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Menahga hires new police chief

New Menahga police chief Scott Koennicke bought his K-9 dog, Zorro, from Otter Tail County and will try to get him involved in the community. (Submitted photo)

After rearranging some furniture and hanging photos of his K-9 dog "Zorro," Scott Koennicke sat in his new office with a hefty to-do-list.

The new Menahga Police chief officially started patrolling the streets this week, replacing retired police chief Gary Ryhti.

His to-do-list includes everything from ordering equipment to meeting with the school administration and introducing himself to students.

The New York Mills native has worked for law enforcement for 22 years.

After graduating high school in New York Mills, he went on to the military during the Gulf War, where he trained to become military police (MP).

Following his seven-year service, Koennicke returned home to attend Alexandria Technical College and graduated with an associate degree in law enforcement, which led him to a job with Douglas County as a jail dispatcher and then as a county patrol officer.

In 1998, Koennicke was offered a job with the Ottertail County Sheriff's Department where he began working with Zorro, but the night after the Sept. 11 attacks, he received a phone call about another deployment for training in Texas. Before he was able to leave the country, he was injured and couldn't continue.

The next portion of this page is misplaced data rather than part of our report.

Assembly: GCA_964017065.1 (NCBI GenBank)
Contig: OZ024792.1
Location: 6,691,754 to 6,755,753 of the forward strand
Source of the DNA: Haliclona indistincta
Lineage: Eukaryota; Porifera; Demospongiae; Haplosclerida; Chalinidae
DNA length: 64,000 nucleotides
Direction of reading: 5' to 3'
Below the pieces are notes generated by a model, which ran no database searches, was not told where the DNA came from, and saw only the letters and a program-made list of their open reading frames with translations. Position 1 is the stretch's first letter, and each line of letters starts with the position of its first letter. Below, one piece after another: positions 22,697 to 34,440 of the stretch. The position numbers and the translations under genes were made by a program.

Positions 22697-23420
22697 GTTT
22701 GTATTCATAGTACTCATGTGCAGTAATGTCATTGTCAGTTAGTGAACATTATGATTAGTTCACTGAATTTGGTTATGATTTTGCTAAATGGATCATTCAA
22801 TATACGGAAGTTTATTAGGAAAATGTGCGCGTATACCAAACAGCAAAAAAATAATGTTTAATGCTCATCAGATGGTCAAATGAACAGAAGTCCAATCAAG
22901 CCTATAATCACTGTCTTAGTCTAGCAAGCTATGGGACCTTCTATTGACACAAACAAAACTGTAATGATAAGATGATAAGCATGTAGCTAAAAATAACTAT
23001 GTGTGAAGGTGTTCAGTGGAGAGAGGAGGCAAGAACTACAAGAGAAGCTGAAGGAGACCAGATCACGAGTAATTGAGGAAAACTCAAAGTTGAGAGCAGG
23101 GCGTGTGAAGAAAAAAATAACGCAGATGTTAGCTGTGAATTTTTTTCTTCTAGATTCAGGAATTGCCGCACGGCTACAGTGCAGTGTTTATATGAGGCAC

"I was gone nine months, broke my leg then they shipped me home," he said.

Another nine-months recovery period followed his return home, then Koennicke went back to work with Zorro, stayed with Ottertail and joined the SWAT team as a sniper and point man until January 2009.

The move to Menahga

Koennicke said he had heard good things about the "progressive" community of Menahga, which prompted his decision to pursue the job.

"It seemed to be the right place at the right time" he said. "It's the fastest growing community in the county."

He plans to bring old tactics - learned from working in other communities - to Menahga, at the same time, coming up with new ideas.

He'll be learning "things here that I would've never thought of in my last department, yet I'm bringing ideas from that department over to here," he said. "Hopefully I can come up with the best of both worlds."

One of his old co-workers Zorro, will be moving to the Menahga community with him. Koennicke bought the K-9 dog from Ottertail County and is now living with him, his wife and two kids at his home a few miles north of New York Mills.

"I eventually plan on getting him integrated into the community and using him when we can," Koennicke said. "He's been great for PR."

In addition to using Zorro in the community, Koennicke's plans for Menahga are "generic" for now, as he called them.

He plans on getting the community to work with law enforcement rather than against it, keeping the lines of communication open with city departments and playing a proactive role.

"Whether I stay here one week or 10 years, if I can leave the department and the community better than when I came, then I think that's a positive thing," he said.